For the Gulf to Recover Faster, we Must Go Green
July 29, 2020, 5:25 am
By Waseem Taqqali, Vice President Field Services, Schneider Electric Gulf
Much has been said about the past few months and what has happened to our societies and economies. And yet not enough has been shared about what comes next, and how we recover. Tens of millions of jobs have been lost as most of the planet ground to a standstill. Governments have stepped in to support businesses and economies; to date, $15 trillion has been invested to cushion the economic impact. Trillions more will be spent as we look to recover from the pandemic.
Given that we’re looking to rebuild, the question we’ve got to ask ourselves now is what kind of recovery do we want? There’s a number of countries and regions that are standing out in terms of their vision.
A comprehensive program involving legislation, policy, and projects that makes possible sustainable development, alongside economic growth, is currently under way in the UAE and Dubai in particular. A global leader in introducing technologies and policies that address climate change, the country has implemented cross-sector efforts to utilize sustainable energy solutions that meet growing global demand.
“A transition to a green economy could both revive economies and create millions of new jobs.”
Abu Dhabi has also been pushing hard to promote renewables. In July, a consortium led by Abu Dhabi National Energy Company (Taqa) and Masdar, in partnership with France’s EDF and JinkoPower, have agreed to develop what will become the world’s largest solar power plant with a total capacity of 2 gigawatts in Abu Dhabi. The project has one of the most cost-competitive solar photovoltaic tariffs in the world.
The UAE Green Agenda 2015-2030 is the overarching framework of actionable Green Economy initiatives, The National Climate Change Plan of the UAE 2017-2050, which is aligned to the UAE Green Agenda, aims to create innovative solutions that involve the private sector in controlling gas emissions while maintaining economic growth, adapting to climate change, and promoting economic diversification. It targets the generation of 27% of energy from clean sources by 2021, further reinforced by the UAE Energy Plan 2050 that aims for 50% clean sources in the national energy mix and 40% improvement in energy efficiency by 2050.
The thinking behind these decisions is brave, far-sighted, and also logical – putting money into the green economy will have a longer, far-reaching impact. A transition to a green economy could both revive economies and create millions of new jobs. Bahrain, for example, has introduced an economic agenda based on green practices and sustainable approaches and initiated new opportunities for the region, which is now looking towards building and enhancing a future based on green economy.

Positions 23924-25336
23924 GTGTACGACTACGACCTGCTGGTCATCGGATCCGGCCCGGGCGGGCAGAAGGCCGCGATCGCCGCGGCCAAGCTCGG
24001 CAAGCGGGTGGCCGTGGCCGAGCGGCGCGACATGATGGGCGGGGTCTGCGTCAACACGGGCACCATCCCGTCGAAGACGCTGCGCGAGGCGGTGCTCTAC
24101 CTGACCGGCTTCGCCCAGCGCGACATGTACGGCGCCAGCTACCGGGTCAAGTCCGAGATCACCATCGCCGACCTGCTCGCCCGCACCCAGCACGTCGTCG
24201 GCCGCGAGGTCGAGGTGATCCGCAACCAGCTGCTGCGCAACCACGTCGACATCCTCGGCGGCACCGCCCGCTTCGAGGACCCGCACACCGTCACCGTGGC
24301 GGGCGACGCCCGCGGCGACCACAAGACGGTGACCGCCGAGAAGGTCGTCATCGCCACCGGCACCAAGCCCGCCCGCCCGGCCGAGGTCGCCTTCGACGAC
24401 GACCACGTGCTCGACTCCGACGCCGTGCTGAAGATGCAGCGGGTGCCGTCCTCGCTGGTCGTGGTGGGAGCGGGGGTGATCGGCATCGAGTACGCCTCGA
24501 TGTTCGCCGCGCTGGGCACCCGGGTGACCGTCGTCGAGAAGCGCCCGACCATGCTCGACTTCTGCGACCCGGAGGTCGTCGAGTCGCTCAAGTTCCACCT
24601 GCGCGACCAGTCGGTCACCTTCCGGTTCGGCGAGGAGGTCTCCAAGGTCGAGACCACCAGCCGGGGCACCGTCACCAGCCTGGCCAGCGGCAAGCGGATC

Globally, the solar industry will provide 22 million jobs by 2050, according to a study produced by Finland’s Lappeenranta University of Technology (LUT). That could be multiplied several times over if we look at deploying green technologies such as retrofitting old buildings to reduce carbon emissions, installing electric vehicle infrastructure, and rolling out battery technologies. There’s another, more basic reason to invest in a green recovery. Just like now, we saw a drop in carbon dioxide emissions during the first couple of months of the last global recession. This was followed by a rise of 5.1% in 2010 as economies recovered and industrial output increased. We’re already on the precipice when it comes to global warming.
If we don’t change course now, the region will fail to achieve the Sustainable Development Goals (SDGs) by 2030. These very sentiments were front and center of a report issued in June by the United Nations Economic and Social Commission for Western Asia (ESCWA), which warns that the region must take steps now to get back on course on climate change, water scarcity, infrastructure and connectivity, migration, and biodiversity and the protection of marine ecosystems.
The challenge seems daunting. One finding from the report estimates that between 1990 to 2019, droughts affected over 44 million people in our region, and natural disasters did almost US$20 billion worth of economic damage to regional economies. If left unchecked, these numbers will get worsen for us all. Just like pandemics, climate disasters do not respect national borders.
The Gulf region has an opportunity to change course. By investing in green technologies and developing new, forward-looking industries, the region can create hundreds of thousands of jobs and tens of billions of dollars in economic value. We can develop our own brands, companies and organizations who will be able to export their green innovations and technologies around the world. But most importantly, we’ll be safeguarding the environment’s future for our children and their legacies. To invest in a long-term recovery that will benefit everyone, we must go green.